The 'Battle of Beaufort' was fought between Allied (primarily Australian) and Japanese forces as part of the 'Battle of North Borneo' within the context of the former’s recapture of the island of Borneo (26/28 June 1945).
The battle was part of the Allied efforts to secure North Borneo in the final months of the war, and involved two Australian infantry battalions in an attack on the town, which was held by between 800 and 1,000 Japanese. There was heavy fighting before the Japanese began to pull back on 29 June. While withdrawing, the Japanese were ambushed and suffered heavy casualties.
Beaufort was a town in British North Borneo, and is located on the northern bank of the Padas river in a location dominated on three sides by jungle-covered hills. The Padas river’s banks are swampy. The town was an important transport nexus as it stood at the junction of two railways, including a light railway which connected Weston with Jesselton, and a major river. Under the Japanese occupation of British Borneo, Beaufort was thus an important communications centre for the region’s Japanese forces.
Allied operations to retake Borneo from the Japanese began on 1 May 1945 with the 'Oboe I' amphibious landing on Tarakan off the island’s north-eastern coast. This was followed by 'Oboe VI' from 10 June to secure North Borneo. This undertaking had two phases: in the first, Brigadier S. H. W. C. Porter’s Australian 24th Brigade Group was to secure the island of Labuan and Brigadier W. J. V. Windeyer’s Australian 20th Brigade Group was to capture the town of Brunei; and in the second, which was to take place after the first had been completed, the region between Brunei Bay and Beaufort on the North Borneo mainland was to be occupied, as was the area of Miri, Lutong and Seria area of Sarawak. The Allied forces were then to construct bases in these regions, protect oil and rubber resources, and re-establish the civil administration.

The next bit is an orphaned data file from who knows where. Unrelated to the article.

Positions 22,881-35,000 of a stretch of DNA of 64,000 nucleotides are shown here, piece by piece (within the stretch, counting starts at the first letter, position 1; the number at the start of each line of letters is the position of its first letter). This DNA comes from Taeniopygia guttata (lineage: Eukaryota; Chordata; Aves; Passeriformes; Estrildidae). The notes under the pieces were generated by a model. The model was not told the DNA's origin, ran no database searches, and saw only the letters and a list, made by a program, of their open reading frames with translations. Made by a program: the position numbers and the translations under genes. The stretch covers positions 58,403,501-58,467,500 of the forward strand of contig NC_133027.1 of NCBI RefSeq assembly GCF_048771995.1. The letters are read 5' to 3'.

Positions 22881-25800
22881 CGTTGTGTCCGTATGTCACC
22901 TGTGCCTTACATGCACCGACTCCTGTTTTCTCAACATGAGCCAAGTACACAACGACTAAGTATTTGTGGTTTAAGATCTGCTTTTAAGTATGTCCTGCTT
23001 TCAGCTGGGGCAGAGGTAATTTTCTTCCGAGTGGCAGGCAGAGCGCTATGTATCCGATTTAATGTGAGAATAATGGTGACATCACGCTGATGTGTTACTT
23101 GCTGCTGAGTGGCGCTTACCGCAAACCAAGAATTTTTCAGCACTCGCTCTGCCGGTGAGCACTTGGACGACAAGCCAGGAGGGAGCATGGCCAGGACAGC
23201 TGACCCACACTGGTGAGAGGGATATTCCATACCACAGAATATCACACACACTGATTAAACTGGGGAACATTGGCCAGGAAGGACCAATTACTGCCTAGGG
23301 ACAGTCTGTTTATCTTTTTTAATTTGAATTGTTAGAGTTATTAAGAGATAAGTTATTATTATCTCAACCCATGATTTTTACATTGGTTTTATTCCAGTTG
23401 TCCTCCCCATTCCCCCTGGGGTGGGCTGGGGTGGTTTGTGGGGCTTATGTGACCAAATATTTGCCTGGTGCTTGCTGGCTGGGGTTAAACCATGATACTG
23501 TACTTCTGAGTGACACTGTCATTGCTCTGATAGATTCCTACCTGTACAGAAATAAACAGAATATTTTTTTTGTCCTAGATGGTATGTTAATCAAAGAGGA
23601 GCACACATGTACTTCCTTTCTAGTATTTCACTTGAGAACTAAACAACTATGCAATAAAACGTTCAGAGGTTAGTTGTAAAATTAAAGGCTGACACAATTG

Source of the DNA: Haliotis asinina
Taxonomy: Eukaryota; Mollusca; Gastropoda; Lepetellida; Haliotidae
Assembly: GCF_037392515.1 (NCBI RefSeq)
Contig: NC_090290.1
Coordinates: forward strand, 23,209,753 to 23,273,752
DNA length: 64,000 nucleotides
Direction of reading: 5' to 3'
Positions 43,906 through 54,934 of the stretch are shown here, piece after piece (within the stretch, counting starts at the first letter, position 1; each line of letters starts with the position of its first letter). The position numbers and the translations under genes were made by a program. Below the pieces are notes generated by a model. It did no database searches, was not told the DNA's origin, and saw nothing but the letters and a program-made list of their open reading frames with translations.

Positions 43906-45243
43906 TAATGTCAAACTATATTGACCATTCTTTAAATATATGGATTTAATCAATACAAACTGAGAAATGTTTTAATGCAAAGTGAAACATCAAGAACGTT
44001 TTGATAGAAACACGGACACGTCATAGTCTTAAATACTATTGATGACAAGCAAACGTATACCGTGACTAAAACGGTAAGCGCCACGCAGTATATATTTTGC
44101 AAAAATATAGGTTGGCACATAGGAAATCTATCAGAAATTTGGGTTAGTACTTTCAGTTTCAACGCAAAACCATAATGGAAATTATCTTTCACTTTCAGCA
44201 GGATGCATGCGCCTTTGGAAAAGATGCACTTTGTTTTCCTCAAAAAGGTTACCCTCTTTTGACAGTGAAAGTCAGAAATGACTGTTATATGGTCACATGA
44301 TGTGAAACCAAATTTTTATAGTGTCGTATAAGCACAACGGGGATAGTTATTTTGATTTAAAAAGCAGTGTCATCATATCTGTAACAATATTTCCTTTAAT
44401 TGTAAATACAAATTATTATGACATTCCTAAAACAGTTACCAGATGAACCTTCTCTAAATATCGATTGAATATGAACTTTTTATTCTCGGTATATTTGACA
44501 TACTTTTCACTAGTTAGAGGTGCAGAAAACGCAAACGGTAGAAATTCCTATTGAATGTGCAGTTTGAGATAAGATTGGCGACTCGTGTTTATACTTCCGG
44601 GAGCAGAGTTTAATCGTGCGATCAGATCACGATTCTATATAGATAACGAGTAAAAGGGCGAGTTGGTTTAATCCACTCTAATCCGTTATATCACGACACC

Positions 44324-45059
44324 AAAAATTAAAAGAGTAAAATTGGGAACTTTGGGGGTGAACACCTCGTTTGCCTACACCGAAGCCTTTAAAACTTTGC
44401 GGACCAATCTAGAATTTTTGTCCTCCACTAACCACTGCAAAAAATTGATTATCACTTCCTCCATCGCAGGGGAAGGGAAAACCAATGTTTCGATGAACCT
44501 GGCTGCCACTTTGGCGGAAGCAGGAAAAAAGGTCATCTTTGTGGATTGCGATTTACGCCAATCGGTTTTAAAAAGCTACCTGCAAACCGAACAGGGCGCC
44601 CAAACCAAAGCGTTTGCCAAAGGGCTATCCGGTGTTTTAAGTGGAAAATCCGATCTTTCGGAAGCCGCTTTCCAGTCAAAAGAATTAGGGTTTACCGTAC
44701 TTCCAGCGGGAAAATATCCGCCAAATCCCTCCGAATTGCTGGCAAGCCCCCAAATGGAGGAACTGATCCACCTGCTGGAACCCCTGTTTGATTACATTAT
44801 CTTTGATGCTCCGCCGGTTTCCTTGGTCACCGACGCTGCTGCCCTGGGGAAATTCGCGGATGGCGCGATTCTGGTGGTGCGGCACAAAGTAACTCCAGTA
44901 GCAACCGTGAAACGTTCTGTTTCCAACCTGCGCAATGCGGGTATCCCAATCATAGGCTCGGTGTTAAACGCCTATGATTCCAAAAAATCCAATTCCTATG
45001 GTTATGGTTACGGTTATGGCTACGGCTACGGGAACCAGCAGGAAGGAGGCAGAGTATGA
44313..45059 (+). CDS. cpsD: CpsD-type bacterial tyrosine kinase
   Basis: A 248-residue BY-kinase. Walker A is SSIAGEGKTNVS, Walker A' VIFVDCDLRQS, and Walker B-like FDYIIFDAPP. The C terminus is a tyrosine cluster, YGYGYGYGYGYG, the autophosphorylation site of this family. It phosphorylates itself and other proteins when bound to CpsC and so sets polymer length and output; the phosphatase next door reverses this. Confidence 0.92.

At this time, there were several Japanese units of Lieutenant General Masao Baba’s 37th Army in the Beaufort area. These included the 368th Independent Battalion, which was part of Major Genera; Taijiro Akashi’s 56th Independent Mixed Brigade, as well as this same brigade’s engineer and signals units. Other units at Beaufort included the 1/25th Independent Mixed Regiment, the 20th Independent Machine Gun Battalion, part of the 103rd Field Road Unit, the 11th Southern Army Hospital and the 3rd Company of the 10th Sea Transport Battalion. The 368th Independent Battalion had just completed a difficult march across the interior of Borneo, in the course of which it had suffered heavy losses.
After the landings on Labuan island and around Brunei earlier in the month, on 16 June the Australians crossed Brunei Bay and landed a force on the North Borneo mainland around Weston, coming ashore unopposed. This force consisted of two infantry battalions and supporting elements of the Australian 24th Brigade group, detached from Major General G. F. Wootten’s Australian 9th Division.
The purpose of the landing was to clear the area around Brunei Bay in order that it could be used as an advanced naval base for future operations. The 2/32nd Battalion captured the town of Weston against light opposition. In the absence of roads leading inland, however, the battalion advanced along the single-track railway toward Beaufort, while the 2/43rd Battalion landed unopposed around Mempakul, under cover of artillery firing from Labuan island, to secure the Klias peninsula together with the 2/11th Commando Squadron, before moving by barge along the Klias river in concert with several motor gunboats. Reaching Kibidang on 23 June, the 2/43rd Battalion then marched overland to the Padas river, linking with the 2/32nd Battalion at Kandu. The capture of Beaufort, sitting at the junction of two railway lines, would provide the Australians with control of the railway that ran toward Jesselton. Beaufort lay on egress routes from the coast, and following the Australian landing on the mainland the Japanese sought to hold Beaufort from the Australians to allow their forces to withdraw.